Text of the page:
Al Gordon discovers just how apt Noel Fitzpatrick’s ‘Supervet’ title is…
A long-time animal lover, veterinarian Noel Fitzpatrick is happy to share his life’s mission: to bring the medical advances made possible through animal research back to the animals themselves. The charming face of TV’s The Supervet, Fitzpatrick has pioneered the Humanimal Trust, seeing the animal and human worlds as bound to one another.
Growing up on a rural farm, the young Fitzpatrick always felt a close connection to the animal world. Back then, most of his friends were four legged, “because animals don’t judge you, they allow you to be yourself, they give unconditional love.” Today, many pet owners share his opinion.
“You very rarely see cruel, horrible people showing affection to animals and mostly, if you show animals love you’re a nice person!” says Fitzpatrick. He points out that while many animals have – albeit unwillingly – given their lives as clinical research animals to better medicine, that same technology has not been used to aid their own health problems.
“The authorities in the UK and across the world will not give a licence to use a drug on your child or grandmother without testing it on an animal first,” points out Fitzpatrick. He appreciates the need the need for animal testing, but fails to see why animals can’t reap some of the benefits back. “It strikes me as totally unfair that animals give their lives to serve humanity as clinical animals, while animals in the UK as pets do not have that technology coming back in their direction.”
Noel Fitzpatrick with Dolly by Lorenzo Agius
He sees the Humanimal Trust as being about bringing the technology that animals gave us back to help them, and realising that every disease, whether it’s the Ebola virus that came from fruit bats into a human, or AIDS or rabies, all have human and animal reservoirs. The Trust funds projects that help study disease such as bacterial viruses that can transmit between both. “Also, a cancer cell in a dog is 99% the same as a cancer cell in a human, because cancer is indiscriminate – so therefore if you fund research that helps a dog and a human at the same time then that’s far superior to giving a rabbit cancer to study cancer in humans…”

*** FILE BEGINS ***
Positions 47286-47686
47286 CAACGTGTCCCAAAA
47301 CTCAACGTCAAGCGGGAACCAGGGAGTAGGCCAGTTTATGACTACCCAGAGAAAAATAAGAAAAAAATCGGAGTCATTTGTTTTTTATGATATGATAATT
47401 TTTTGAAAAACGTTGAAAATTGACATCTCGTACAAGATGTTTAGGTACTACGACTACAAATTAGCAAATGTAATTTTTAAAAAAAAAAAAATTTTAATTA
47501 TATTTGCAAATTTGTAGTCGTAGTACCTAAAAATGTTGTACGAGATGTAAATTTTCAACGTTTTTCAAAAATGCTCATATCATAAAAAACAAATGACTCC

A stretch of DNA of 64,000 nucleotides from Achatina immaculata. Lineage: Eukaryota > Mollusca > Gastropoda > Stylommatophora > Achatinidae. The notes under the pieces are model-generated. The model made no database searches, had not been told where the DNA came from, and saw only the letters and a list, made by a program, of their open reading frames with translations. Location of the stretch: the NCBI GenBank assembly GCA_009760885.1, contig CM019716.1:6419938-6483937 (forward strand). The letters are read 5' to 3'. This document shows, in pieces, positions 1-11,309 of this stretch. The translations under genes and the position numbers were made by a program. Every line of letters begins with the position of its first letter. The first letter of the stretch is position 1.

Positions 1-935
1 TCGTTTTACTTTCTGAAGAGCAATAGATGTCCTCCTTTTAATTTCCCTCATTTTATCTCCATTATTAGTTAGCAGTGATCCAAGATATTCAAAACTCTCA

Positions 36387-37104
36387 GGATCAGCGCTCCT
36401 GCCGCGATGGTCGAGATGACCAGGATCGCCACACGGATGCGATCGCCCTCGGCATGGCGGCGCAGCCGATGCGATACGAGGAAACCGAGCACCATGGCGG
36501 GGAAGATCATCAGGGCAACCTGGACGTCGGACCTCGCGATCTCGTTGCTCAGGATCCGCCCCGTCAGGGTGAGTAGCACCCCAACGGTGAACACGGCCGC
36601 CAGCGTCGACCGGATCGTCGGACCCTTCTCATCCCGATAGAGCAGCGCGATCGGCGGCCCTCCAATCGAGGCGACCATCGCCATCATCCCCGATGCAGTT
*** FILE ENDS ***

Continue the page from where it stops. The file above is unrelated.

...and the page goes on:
Fitzpatrick is passionate about his cause – and his practice in Surrey, where he leads a large team of pioneering vets to perform surgeries that other vets couldn’t. Part of his innovative approach lies away from the technological side; the vet insists that all his animal patients are treated with the respect and attention that one would expect if they themselves were treated at the hospital.
“When I built my practice I insisted that all the kennels have glass fronts on them so that it wasn’t like a caged environment. I didn’t want any animal to have physiological benefit from certain medicine and not have psychological benefit as well. I think both go hand in hand and it’s been proven in humans and in animals that you recover quicker from illness if you’re in a psychologically good state of mind… If I had a disease I sure as hell would want my doctor to understand that I have feelings.”
Fitzpatrick is convinced that animals are sentient – “if you have a brain, then you have feelings. As human beings we rationalise our environment because we have a brain. We go to the movies, we feel happy; we go through a divorce we feel sad – that’s our emotional roller-coaster and animals have the same emotional rollercoaster, they just vocalise it in a different way.”
Supervet sees Fitzpatrick use advanced technology to help pets in need – giving Fluffy the bunny a bionic leg, or Fido the dog a hip replacement – but he certainly doesn’t have a ‘saviour complex’. In fact, he tells me he often finds himself turning away four legged patients, because he would never operate on an animal if it’s going to hurt them more than it will benefit them: “The arbiter for me is would I do that on my dog, Kiera?” he says. “If I wouldn’t, then I don’t. I have to hold the paw or the hand of life and death…”